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What is the effect of using the ‘Router# copy running-config startup-config’ command on a router?

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If you’re managing a router, particularly one running Cisco IOS, you may have come across the command “Router# copy running-config startup-config.” This command is an essential part of router administration, as it plays a crucial role in preserving your router’s configuration settings.

In this article, we will discuss the effects of using this command and why it’s important for maintaining the stability of your network.

Effect of the “Router# copy running-config startup-config” Command

When configuring a router, changes you make are initially saved to the running configuration, which is stored in the device’s RAM (Random Access Memory). The running configuration is the active set of configuration settings that the router uses while it is powered on. However, the data stored in RAM is volatile, meaning that it will be lost when the router is powered off or restarted.

To prevent losing your configuration changes during a reboot, you can use the “Router# copy running-config startup-config” command.

This command copies the current running configuration to the startup configuration, which is stored in the router’s NVRAM (Non-Volatile RAM). NVRAM retains data even when the router is powered off or restarted.

By using this command, you’re ensuring that any changes you’ve made to the router’s configuration settings will persist after a reboot. When the router is powered on again, it will load the configuration settings stored in the startup configuration, effectively preserving your custom settings.

Importance of the “Router# copy running-config startup-config” Command

Using the “Router# copy running-config startup-config” command is essential for several reasons:

  • Configuration Persistence: As mentioned earlier, it ensures that your configuration changes are retained when the router is rebooted. This is particularly important when making critical changes to your network, such as adjusting access control lists, routing protocols, or security settings.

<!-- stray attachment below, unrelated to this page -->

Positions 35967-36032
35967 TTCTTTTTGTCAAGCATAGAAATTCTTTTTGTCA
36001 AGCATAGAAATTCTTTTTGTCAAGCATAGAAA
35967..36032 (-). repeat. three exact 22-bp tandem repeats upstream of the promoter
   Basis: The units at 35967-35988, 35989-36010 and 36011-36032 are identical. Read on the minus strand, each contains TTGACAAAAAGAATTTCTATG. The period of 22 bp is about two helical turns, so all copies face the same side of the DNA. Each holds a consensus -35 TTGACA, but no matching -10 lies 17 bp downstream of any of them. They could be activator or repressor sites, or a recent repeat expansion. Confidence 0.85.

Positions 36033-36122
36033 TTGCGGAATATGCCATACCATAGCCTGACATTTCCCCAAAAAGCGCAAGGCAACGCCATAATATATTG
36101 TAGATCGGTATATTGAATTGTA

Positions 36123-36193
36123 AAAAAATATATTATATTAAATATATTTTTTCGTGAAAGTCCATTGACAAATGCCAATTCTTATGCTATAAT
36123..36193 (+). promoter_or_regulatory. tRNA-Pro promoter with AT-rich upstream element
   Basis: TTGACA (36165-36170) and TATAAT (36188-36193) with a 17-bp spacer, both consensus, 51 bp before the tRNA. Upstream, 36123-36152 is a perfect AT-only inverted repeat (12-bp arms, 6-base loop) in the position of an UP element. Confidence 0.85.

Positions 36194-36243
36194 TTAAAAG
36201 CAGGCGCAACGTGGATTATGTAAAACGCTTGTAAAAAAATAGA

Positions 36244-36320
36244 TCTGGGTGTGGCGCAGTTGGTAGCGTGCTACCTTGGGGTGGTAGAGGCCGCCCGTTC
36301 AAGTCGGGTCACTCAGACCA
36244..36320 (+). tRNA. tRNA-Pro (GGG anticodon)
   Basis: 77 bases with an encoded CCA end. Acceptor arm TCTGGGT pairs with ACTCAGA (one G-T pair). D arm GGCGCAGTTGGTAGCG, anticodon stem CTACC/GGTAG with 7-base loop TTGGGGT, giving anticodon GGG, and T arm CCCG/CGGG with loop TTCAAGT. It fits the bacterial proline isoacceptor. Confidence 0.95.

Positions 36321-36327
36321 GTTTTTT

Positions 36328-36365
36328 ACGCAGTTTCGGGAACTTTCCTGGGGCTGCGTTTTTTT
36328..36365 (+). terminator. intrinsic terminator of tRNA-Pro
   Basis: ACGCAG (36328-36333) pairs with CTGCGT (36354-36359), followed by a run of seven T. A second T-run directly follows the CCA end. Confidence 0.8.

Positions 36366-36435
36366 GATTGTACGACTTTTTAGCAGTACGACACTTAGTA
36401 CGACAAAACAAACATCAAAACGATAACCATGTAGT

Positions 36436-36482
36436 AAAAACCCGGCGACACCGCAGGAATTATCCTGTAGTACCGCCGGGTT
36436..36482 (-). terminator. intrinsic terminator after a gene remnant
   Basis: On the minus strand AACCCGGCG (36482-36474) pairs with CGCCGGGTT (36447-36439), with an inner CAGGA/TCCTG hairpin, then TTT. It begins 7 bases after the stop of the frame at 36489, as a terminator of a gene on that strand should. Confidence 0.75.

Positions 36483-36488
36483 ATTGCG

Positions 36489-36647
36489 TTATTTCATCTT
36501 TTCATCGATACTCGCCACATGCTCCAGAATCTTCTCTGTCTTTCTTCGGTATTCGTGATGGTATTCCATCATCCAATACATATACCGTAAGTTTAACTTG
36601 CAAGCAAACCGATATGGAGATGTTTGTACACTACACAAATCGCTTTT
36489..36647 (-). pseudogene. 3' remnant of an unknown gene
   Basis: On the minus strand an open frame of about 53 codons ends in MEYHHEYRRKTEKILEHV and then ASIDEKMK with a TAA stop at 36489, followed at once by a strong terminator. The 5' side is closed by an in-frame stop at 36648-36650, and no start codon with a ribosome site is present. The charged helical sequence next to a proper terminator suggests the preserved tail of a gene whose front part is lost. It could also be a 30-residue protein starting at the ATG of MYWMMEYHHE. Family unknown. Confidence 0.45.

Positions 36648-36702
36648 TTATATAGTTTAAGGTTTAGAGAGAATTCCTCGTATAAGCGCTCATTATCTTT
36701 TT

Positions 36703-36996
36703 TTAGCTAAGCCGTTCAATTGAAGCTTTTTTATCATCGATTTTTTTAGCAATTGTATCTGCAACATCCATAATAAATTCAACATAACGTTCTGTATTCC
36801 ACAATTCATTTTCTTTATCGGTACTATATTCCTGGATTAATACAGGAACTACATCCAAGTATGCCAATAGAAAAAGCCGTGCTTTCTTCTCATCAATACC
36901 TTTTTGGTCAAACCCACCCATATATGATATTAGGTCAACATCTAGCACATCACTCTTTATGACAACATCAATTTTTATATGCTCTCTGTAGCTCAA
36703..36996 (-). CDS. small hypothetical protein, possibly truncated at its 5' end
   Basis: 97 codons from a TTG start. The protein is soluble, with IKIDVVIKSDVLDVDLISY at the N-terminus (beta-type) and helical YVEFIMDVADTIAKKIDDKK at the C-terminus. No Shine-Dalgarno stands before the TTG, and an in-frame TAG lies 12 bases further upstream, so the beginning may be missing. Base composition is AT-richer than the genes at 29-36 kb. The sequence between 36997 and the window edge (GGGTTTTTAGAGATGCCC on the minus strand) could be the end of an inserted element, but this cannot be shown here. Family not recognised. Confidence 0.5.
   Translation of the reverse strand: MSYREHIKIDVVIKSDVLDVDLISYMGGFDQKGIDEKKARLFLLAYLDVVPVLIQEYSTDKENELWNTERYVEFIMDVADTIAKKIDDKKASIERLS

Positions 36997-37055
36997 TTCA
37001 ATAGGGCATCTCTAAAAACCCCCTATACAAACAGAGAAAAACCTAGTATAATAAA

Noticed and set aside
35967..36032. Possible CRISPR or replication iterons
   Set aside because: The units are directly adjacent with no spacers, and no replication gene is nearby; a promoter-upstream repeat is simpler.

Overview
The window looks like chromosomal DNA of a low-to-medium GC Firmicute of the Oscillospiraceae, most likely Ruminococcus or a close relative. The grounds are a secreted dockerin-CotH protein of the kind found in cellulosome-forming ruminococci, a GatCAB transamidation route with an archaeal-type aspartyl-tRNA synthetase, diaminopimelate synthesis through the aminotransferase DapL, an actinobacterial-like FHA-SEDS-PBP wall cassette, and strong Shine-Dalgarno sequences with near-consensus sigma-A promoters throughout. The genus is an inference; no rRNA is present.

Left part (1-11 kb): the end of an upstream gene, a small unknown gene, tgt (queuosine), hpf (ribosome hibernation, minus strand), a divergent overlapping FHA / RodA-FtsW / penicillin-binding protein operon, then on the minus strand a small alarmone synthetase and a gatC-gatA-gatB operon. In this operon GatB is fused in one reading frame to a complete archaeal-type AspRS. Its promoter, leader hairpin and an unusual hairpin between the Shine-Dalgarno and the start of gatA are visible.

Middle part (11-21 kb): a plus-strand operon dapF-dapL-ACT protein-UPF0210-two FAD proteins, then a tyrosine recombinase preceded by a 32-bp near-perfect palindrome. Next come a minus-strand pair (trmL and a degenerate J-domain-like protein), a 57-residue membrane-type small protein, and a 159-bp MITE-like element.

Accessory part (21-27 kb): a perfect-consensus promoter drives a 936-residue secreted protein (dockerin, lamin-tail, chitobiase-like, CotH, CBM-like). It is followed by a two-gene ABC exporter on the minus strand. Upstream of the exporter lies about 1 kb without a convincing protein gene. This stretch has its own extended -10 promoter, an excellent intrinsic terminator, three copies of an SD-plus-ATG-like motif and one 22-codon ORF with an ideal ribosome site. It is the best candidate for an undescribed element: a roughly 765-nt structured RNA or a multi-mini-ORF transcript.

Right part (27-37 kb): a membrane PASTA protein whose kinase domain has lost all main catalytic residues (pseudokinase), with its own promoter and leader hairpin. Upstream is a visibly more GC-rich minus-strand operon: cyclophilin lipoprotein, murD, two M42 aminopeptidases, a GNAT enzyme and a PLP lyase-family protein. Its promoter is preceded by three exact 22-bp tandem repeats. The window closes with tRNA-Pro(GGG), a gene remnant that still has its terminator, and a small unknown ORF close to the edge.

• Network Stability: By preserving your configuration settings, you maintain the stability of your network. This is especially important in a production environment, where sudden changes or loss of settings can lead to network disruptions and downtime.
  • Backup and Recovery: The command allows you to create a backup of your current configuration, which can be useful when troubleshooting or rolling back to a previous configuration state. In the event of a hardware failure or configuration error, you can quickly restore the router to its previous working state by reloading the startup configuration.

The “Router# copy running-config startup-config” command is an essential tool for router administrators, ensuring that configuration changes are preserved and providing a level of stability and reliability for your network. By understanding the effects of using this command, you can maintain a secure and stable network environment, minimise the risk of downtime, and streamline the router management process.

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CT Editorial Team